Thousands aged over 65 failed to apply for EU settled status – report

Significant numbers of Europeans in the UK aged over 65 failed to apply to the EU settlement scheme (EUSS) before the deadline, a parliamentary report has found, warning that this could make thousands of retirement-aged EU nationals vulnerable to Britain’s hostile environment policies.

Net 2% of all applications for the settlement scheme were submitted by people aged over 65, a percentage that is unlikely to reflect the population of older EU nationals living in the UK. Charities supporting older Europeans to apply said they had “encountered many individuals who have no mobile phone, no digital access and inappropriate or no documentation”, and the report warned that people who struggled with the digital technology required to apply were more likely to have missed the deadline for applications at the end of last month.

The House of Lords European affairs committee report called on the government to ensure that support remained in place to help late applicants secure their status.

“The fact that only 2% of applicants are aged over 65 suggests older people may have been missed or simply couldn’t apply by the deadline. These people need more comprehensive legal safeguards to ensure late applications do not count against them securing their rights to remain here,” Lord Kinnoull, the chair of the committee, gesê. The Citizens’ Rights report noted particular concern for Italian nationals who had emigrated to Britain after the second world war.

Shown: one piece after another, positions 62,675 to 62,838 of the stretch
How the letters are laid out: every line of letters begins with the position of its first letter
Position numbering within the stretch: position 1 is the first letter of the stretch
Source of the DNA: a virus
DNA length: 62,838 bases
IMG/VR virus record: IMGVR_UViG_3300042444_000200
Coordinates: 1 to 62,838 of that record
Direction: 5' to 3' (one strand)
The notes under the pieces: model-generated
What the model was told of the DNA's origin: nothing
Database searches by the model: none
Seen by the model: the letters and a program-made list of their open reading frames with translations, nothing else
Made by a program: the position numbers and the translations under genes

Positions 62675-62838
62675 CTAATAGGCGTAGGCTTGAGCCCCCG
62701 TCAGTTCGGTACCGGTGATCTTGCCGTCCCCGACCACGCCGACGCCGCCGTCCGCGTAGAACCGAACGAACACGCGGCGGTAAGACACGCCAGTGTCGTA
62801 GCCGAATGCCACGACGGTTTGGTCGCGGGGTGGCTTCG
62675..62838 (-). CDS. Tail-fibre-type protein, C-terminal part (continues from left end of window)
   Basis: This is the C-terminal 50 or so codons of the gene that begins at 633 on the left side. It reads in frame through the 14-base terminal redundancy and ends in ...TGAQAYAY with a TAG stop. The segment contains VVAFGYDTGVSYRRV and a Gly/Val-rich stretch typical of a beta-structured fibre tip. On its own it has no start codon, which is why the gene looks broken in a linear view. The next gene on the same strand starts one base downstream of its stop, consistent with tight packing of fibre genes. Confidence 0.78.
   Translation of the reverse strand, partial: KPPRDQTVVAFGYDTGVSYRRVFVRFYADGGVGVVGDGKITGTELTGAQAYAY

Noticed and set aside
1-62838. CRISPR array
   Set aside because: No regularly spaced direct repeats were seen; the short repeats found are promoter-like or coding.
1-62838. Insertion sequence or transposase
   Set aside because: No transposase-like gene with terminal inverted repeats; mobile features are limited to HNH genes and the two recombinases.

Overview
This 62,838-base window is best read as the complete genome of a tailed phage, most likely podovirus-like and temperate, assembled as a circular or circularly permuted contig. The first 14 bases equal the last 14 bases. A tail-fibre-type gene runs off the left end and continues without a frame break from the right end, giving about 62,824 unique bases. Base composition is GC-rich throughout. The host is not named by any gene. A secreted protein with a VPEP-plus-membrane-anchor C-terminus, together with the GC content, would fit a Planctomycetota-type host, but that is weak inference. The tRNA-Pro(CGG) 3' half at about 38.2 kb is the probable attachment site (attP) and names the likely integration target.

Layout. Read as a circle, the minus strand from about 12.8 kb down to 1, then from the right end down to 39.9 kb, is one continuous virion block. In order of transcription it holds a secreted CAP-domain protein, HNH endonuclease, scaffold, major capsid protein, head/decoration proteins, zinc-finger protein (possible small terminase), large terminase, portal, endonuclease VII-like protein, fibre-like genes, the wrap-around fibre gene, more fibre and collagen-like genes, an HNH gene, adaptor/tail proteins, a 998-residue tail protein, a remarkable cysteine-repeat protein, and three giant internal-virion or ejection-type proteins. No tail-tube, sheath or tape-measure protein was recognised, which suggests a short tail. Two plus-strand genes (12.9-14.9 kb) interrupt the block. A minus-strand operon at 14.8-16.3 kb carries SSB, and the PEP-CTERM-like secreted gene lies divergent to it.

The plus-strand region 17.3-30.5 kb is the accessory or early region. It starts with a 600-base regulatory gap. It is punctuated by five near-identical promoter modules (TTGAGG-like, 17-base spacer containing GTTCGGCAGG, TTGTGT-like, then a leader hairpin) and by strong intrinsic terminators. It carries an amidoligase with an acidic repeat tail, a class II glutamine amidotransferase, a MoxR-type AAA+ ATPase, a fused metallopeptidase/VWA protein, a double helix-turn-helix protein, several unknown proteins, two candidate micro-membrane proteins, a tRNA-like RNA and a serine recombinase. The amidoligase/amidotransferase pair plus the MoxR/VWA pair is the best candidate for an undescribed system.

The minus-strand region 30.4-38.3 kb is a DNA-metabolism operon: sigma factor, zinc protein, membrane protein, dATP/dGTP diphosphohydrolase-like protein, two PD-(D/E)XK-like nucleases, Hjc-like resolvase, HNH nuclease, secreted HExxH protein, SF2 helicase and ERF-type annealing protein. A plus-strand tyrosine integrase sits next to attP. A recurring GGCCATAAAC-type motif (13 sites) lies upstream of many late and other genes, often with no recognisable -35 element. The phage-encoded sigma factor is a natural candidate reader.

The report echoed calls made repeatedly by campaigners for the scheme’s digital-only approach to be scrapped, and for an option of a physical document to prove status and rights in Britain to be granted.

“Without physical documents, EU citizens living here may have challenges securing tenancies, byvoorbeeld. Our government has welcomed the EU’s decision to issue a physical document to all UK citizens in Europe while resisting calls to do the same for EU citizens in Britain. Ministers must explain this contradiction,” Kinnoull added.

Greater clarity was needed to ensure that people making late applications were protected, the report warned. This was particularly vital for the 2 million people who have been granted the more temporary right to remain in the UK, pre-settled status, because they will have to reapply for settled status if they wish to remain, and many of them are likely to miss their application deadlines.

Many of these concerns were also highlighted in a separate study published this week by the Law Centres Network, concentrating on the groups of applicants who have found it hard to apply for the status. An analysis of more than 1,000 complex EUSS cases, assisted for free by the network of 16 charity-funded law centres, found the proportion of long-term residents, who had lived in the UK for more than 20 jare, seeking help with their applications had increased considerably.

Julie Bishop, the director of the Law Centres Network, gesê: “Some people were always going to struggle to apply for settled status, but the Home Office has little knowledge of who they are, and the EUSS was not designed with them in mind. Late applications can be made, but the Home Office alone decides on whether to accept them.

'Windrush has shown us that we cannot rely on their discretionary decisions. Today we call on the Home Office to publish the criteria for acceptance of late applications.”

A government spokesperson said: “We are delighted that there have been more than 6 million applications to the EU settlement scheme and more than 5.1 million grants of status to 30 Junie. The Citizens’ Rights report recognises this as a significant achievement.

“The report also recognises concerns over the rights of UK nationals living in the EU. The UK government will continue to work with the EU to ensure these rights are upheld, as the UK has done for EU citizens living in the UK.”

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